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July 24, 1990


The opinion of the court was delivered by: Sand, District Judge.


Plaintiff-shipper, Union Carbide Corporation ("UCC"), has brought suit against defendant-carrier, EKB Kierserling America Corp., alleging that the defendant is responsible for the contamination of a shipment of silicone resin valued at $200,000. The defendant has moved for partial summary judgment seeking to restrict its liability to $500 pursuant to title 46 § 1304(5) of the Carriage of Goods by Sea Act. For the reasons that follow, the defendant's motion is granted.


On June 29, 1987, the plaintiff loaded a cargo of silicone resin into a 20 foot tank container which had been furnished by the defendant. See Griggs' Affidavit. According to G.W. Wulfert, plaintiff's quality control manager, one sample of the resin was taken before the shipment was loaded into the tank and a second was taken from the loading valve after the shipment was loaded. Neither analysis revealed any contamination. Wulfert Affidavit, ¶ 3. The defendant received the cargo at the shipper's plant in Sisterville, West Virginia and transported it to New York via truck. According to Sumner Griggs, truck driver for Transport Resources Inc., before he left the UCC plant, UCC employees inspected the tank and examined its valves. Griggs' Affidavit, ¶ 2. In New York the cargo was loaded aboard the M/V MICHELE and then transported to Felixstowe, England. A sample taken in England before unloading was allegedly contaminated.


There are three issues in dispute in this contract action. The first is whether section 11707 of the Interstate Commerce Commission ("ICC") applies to the inland transport of the tank container or whether the Carriage of Goods by Sea Act ("COGSA") applies to the entire journey. The second is whether the defendant's bill of lading limits the defendant's liability when transporting liquids shipped in bulk. The third is whether the plaintiff had a fair opportunity to declare excess value and failed to do so.

Before determining the extent of defendant's liability, this Court must first decide whether ICC or COGSA rules govern the transaction between these two parties. Clause 1(a) of defendant's bill of lading states:

  [T]his bill of lading shall have effect subject
  to the provisions of the Carriage of Goods by Sea
  Act . . . [T]he provisions stated in said Act
  (except as otherwise specifically provided
  herein) shall govern before loading on and after
  discharge from the vessel and throughout the entire
  time the Goods are in the custody of the Carrier.

(emphasis added). Defendant states that this clause indicates that COGSA's provisions applied during the entire time that the cargo was in its custody, including the time it was in the possession of the motor carrier. Normally, COGSA applies from the time the goods are loaded on to the ship to the time that they are discharged from the ship. Colgate Palmolive Co. v. S/S Dart Canada, 724 F.2d 313, 314 (2d Cir. 1983). However, the parties may extend the coverage beyond the normal scope; when they do so, COGSA operates as a contractual term only. Id. at 307. In this case, it appears that the parties contracted to have COGSA apply to the transaction unless stated otherwise (see clause 1).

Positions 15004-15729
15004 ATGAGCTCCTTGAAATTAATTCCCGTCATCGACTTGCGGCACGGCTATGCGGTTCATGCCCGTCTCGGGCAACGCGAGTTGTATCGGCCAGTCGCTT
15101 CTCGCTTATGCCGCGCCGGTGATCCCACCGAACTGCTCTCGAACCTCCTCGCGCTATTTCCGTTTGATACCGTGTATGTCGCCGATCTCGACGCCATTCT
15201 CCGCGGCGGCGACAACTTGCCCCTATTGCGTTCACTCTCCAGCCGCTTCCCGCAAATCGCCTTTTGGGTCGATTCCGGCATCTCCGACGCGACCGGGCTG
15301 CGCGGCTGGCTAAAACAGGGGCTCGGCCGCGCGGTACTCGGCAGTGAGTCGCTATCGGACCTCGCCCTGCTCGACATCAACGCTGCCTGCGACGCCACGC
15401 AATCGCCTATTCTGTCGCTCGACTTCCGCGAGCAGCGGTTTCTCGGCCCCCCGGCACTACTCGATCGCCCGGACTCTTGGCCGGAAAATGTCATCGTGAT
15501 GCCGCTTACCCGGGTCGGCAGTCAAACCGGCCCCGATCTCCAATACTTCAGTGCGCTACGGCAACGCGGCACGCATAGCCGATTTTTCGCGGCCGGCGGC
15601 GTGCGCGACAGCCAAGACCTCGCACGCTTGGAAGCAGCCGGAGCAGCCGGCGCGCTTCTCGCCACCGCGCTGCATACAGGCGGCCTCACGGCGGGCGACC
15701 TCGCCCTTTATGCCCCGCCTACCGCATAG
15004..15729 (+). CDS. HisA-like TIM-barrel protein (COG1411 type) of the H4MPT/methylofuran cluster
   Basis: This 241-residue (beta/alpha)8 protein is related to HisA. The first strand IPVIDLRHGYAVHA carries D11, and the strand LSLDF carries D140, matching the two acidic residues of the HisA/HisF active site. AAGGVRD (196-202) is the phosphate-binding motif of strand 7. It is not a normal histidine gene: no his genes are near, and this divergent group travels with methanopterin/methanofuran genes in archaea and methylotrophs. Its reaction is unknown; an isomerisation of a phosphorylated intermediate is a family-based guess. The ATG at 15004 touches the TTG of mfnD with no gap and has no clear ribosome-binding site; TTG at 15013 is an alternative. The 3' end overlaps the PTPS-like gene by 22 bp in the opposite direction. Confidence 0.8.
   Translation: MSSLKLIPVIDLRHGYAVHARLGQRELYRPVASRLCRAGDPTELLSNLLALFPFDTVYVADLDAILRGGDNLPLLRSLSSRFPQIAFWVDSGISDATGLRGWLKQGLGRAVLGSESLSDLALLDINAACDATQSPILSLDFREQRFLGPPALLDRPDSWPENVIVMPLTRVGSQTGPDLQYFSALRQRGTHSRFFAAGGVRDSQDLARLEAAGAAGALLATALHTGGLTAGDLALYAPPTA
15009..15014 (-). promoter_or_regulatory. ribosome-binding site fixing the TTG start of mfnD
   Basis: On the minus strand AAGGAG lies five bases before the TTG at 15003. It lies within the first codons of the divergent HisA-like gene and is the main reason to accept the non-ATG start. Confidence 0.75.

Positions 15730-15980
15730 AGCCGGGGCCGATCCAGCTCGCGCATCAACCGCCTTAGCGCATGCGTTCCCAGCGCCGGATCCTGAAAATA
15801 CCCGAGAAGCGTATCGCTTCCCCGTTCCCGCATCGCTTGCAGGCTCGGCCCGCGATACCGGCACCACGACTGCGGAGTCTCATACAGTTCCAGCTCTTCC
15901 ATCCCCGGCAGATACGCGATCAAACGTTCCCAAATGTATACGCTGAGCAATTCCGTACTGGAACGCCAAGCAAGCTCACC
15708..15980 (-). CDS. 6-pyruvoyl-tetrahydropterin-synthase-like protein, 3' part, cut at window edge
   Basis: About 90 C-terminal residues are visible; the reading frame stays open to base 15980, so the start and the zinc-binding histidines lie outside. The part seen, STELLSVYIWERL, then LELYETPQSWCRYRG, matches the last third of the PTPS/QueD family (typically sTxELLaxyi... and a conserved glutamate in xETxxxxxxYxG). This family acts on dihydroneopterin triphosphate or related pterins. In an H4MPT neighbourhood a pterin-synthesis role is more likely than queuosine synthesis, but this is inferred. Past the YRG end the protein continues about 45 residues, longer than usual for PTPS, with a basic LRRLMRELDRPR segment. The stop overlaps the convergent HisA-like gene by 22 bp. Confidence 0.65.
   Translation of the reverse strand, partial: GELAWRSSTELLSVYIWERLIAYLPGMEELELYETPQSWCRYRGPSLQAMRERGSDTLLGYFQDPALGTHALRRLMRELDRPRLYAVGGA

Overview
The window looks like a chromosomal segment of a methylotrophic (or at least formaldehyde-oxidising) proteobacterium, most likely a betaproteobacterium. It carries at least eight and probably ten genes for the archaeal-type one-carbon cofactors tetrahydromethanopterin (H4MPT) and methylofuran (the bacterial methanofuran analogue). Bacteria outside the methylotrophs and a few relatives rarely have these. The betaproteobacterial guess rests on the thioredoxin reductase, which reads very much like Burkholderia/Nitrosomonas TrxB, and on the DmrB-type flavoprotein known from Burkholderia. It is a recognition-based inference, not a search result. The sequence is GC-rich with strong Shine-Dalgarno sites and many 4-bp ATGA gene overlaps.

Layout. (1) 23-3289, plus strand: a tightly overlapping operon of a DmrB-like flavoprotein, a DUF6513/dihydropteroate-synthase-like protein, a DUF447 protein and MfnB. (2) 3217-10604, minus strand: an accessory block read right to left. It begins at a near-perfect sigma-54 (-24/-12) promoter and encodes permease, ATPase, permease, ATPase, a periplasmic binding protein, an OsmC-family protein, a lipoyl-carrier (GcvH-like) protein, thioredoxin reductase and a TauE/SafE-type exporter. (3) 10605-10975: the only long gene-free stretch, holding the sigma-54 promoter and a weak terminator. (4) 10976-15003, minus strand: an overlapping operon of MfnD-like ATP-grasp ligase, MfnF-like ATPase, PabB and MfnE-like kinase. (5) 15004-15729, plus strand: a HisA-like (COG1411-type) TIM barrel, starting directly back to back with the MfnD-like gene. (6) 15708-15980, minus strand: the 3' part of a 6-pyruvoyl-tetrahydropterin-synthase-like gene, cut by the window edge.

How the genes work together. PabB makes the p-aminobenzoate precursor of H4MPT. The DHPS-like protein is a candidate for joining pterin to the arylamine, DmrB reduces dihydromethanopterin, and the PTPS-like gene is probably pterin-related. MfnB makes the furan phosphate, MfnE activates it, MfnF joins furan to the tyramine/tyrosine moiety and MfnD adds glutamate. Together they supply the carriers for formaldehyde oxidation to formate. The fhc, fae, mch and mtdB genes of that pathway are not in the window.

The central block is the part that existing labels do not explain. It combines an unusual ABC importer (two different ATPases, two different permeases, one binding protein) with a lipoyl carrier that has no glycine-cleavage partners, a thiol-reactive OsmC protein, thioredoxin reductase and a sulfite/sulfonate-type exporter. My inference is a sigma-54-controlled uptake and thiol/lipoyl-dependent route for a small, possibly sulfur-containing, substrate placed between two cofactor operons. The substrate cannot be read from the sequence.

Plaintiff maintains that clause 6(b) of the defendant's bill of lading signifies that the ICC would govern the inland portion of the transport. Clause 6(b) provides in relevant part:

  Whenever any stage of the combined transport is
  accomplished by any land or air Carrier, each
  such stage shall be controlled according to any
  law compulsorily applicable to such stage and
  according to the contracts, rules and tariffs of
  each participating Carrier, the same as if such
  contracts, rules and tariffs were fully set forth

However, defendant cites clause 4(d) of its bill of lading as evidence of its intent to have COGSA govern the agreement in case of damage. That clause says:

  If loss or damage occurs after receipt of the
  Goods or packages hereunder, and it cannot be
  determined from the records of the ocean Carrier
  or participating domestic or foreign Carrier(s)
  whether such damage or loss occurred during
  ocean, domestic or foreign carriage, it shall be
  conclusively presumed that the loss or damage
  occurred on board the vessel and while the Goods
  or packages were in the custody of the Carrier.

Plaintiff suggests that the contamination occurred when the shipment was loaded into the defendant's tank for transport to New York since it was received in "good order by the carriers and was contaminated when it arrived." Plaintiff's Brief at 11. According to a report cited by the plaintiff, the contaminate was probably in the tank before the silicone was loaded. Id. Plaintiff states though, that the question of at what stage of transport the shipment became contaminated is a material fact in dispute which would preclude our granting defendant's motion for partial judgment. However, plaintiff has offered no evidence that the contamination occurred during the journey to New York. The plaintiff by its own admission thoroughly inspected the defendant's tank, took samples of the silicone after it was loaded, and found no contamination present. Since plaintiff has not ...

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